When a president is unpopular, there are always news stories identifying every piece of the administration as part of the problem. In the case of Joe Biden’s White House, there have already been a bunch of (mostly content-free) stories criticizing Vice President Kamala Harris. Next up? Chief of Staff Ron Klain, who gets the treatment from the Washington Post. It’s not even a little convincing.
Klain gets it right — and shows that he understands the job — when he sums up his view of it in the Post article: “I’m happy to be the person who takes the spears when things go awry or when people are critical. That’s my job as White House chief of staff.” The public part of the job isn’t large, but it mostly consists of being willing to take as much blame and as little credit as possible.
Klain is wrong, however to say that “there’s way too much focus” on the chief of staff. It’s a critical job, and has been since Dwight Eisenhower’s presidency in the 1950s, and there are numerous instances of significant changes for a president when the job turns over. Most notably, Ronald Reagan’s presidency went off the rails when Don Regan replaced James Baker after the 1984 election, and things didn’t improve until Regan was fired in 1986 and replaced by Howard Baker.
The chief of staff ensures that the White House staff works effectively for the president; often negotiates on the president’s behalf with members of Congress and others; oversees the executive branch departments and agencies; and generally frees up the president to focus on the biggest decisions and most important meetings and appearances.
So what’s the case against Klain?
He’s accused of empowering Representative Pramila Jayapal, the chair of the Congressional Progressive Caucus. That’s ridiculous; Jayapal and her caucus are empowered not by some decision from the White House, but by enlisting almost half of all House Democrats and aggressively pushing for their agenda.
He’s accused of not firing anyone, and the White House staff has indeed been stable in Biden’s first year in office. That’s a virtue, not a problem, and it speaks to Klain’s skill at hiring the staff in the first place. There are presumably some duds on any staff, but firing someone for the sake of showing toughness or grit or whatever it’s supposed to show seems counterproductive.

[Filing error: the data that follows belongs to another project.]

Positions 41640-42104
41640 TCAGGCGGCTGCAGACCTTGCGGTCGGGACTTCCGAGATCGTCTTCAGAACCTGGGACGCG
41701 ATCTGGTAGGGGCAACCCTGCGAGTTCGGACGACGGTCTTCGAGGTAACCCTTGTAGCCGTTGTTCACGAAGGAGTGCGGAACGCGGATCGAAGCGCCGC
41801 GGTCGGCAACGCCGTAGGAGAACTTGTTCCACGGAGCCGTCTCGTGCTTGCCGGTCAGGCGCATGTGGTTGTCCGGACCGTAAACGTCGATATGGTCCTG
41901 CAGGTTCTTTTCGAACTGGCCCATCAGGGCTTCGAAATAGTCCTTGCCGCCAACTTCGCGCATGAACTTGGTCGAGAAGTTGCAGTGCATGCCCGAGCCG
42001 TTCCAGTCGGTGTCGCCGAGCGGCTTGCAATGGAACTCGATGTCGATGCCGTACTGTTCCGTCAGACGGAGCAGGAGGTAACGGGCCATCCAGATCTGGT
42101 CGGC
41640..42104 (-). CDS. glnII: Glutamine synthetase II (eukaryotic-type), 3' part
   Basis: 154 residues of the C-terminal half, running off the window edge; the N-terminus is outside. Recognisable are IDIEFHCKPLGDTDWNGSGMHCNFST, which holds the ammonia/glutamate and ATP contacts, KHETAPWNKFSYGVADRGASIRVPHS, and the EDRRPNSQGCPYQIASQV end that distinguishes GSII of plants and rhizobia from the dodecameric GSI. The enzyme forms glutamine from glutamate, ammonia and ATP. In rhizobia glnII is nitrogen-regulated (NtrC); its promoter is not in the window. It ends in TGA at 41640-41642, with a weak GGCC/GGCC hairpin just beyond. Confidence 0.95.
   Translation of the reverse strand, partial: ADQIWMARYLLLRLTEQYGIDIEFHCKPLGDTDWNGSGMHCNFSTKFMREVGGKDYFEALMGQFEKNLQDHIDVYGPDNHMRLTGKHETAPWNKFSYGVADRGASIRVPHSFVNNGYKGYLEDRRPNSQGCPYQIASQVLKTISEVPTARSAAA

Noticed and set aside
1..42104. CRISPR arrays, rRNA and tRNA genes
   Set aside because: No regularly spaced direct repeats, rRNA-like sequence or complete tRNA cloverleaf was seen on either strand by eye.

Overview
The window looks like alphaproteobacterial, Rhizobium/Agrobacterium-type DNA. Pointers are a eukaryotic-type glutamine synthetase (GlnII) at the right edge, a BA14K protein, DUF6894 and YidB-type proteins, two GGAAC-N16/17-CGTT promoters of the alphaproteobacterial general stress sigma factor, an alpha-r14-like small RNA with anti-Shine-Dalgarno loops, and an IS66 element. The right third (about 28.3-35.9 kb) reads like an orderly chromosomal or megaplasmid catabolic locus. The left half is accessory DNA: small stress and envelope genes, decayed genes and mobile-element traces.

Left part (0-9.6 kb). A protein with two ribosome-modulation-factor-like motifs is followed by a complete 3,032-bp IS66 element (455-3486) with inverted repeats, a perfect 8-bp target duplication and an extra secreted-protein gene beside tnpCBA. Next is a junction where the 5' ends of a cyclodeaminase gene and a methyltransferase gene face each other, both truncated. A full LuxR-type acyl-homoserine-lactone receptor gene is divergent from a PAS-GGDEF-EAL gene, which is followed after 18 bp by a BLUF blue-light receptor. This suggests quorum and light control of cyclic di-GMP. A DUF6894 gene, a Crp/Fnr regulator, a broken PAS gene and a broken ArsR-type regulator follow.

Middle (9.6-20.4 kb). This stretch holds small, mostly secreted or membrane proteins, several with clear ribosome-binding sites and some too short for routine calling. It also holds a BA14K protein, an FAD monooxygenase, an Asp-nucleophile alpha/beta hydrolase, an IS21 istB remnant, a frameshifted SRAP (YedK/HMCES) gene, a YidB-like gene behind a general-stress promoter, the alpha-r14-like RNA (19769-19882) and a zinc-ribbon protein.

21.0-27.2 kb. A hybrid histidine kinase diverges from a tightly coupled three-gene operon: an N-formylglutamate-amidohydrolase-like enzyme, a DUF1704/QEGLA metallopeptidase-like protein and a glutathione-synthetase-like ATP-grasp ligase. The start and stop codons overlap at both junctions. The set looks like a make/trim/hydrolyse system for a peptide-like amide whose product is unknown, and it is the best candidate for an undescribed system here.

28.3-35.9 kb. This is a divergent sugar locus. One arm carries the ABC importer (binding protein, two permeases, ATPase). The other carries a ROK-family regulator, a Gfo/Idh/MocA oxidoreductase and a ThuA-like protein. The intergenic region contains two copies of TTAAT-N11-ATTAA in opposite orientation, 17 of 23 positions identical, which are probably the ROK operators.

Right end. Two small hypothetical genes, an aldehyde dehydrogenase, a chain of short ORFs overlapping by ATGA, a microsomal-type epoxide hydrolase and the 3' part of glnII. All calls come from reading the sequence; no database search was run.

He’s accused of spending too much time on Twitter. Nonsense. Yes, it’s possible to mistake chatter on that social media site for mass public opinion, but Klain says he’s using it for a sensible reason: as an “early warning system” for what political elites are saying, which is something that the White House very much needs to know. Presidents and other high-ranking officials absolutely should monitor the mass media. They should not, as former President Donald Trump seemed to do, turn to cable news as their main source of information. A carefully constructed Twitter feed will supply a better cross-section of media, interest group, and party chatter than inviting selected people to the White House for drinks or however people did these things 40 or 50 years ago.
Each charge in the Post’s indictment surely would be interpreted as a strength if Biden was currently popular.
The two criticisms in the Post’s story that deserve to be taken seriously involve reports of tension between Klain and Senator Joe Manchin, the West Virginia Democrat who has been the party’s powerful holdout against key Biden legislative initiatives, and between Klain and pandemic czar Jeff Zients. Neither, however, appears to be all that big a deal, and the Manchin story may well be an example of a chief of staff getting blamed for what’s actually just substantive conflict, in this case between virtually the entire Democratic Party and one moderate senator. It’s certainly possible that Klain botched negotiations over the Democrats’ “Build Back Better” climate and spending bill. But the more likely explanation is that it’s just difficult to close the gap between the different wings of the party.
Meanwhile, there’s scant evidence of backstabbing and unfortunate leaks coming out of this White House. Nominations are happening at a decent pace and generating about as little controversy as possible. The first year has been about as scandal-free as any in the modern era. Nor, with the messy withdrawal of U.S. troops from Afghanistan as the biggest exception, has implementation of policies been a large problem. (We can argue about some of the coronavirus policies, such as recent test shortages, but on the other hand the rollout of the vaccines, which seemed shaky when Biden took office, has become a non-issue for almost a year now). That’s all to Klain’s credit. If the Democrats’ policies don’t work as advertised, or turn out to be unpopular once they’re in place? I suspect Klain would step up and take the blame, but for the most part it’s elected officials and the party overall who would deserve it.
As with all such evaluations, there’s always the chance that new information will eventually emerge that changes the picture. But my guess is that whatever happens to Biden’s popularity over the next three years, most experts will conclude that Klain was a fine choice for chief of staff and did a good job.
This column does not necessarily reflect the opinion of the editorial board or Bloomberg LP and its owners.
Jonathan Bernstein is a Bloomberg Opinion columnist covering politics and policy. He taught political science at the University of Texas at San Antonio and DePauw University and wrote A Plain Blog About Politics.
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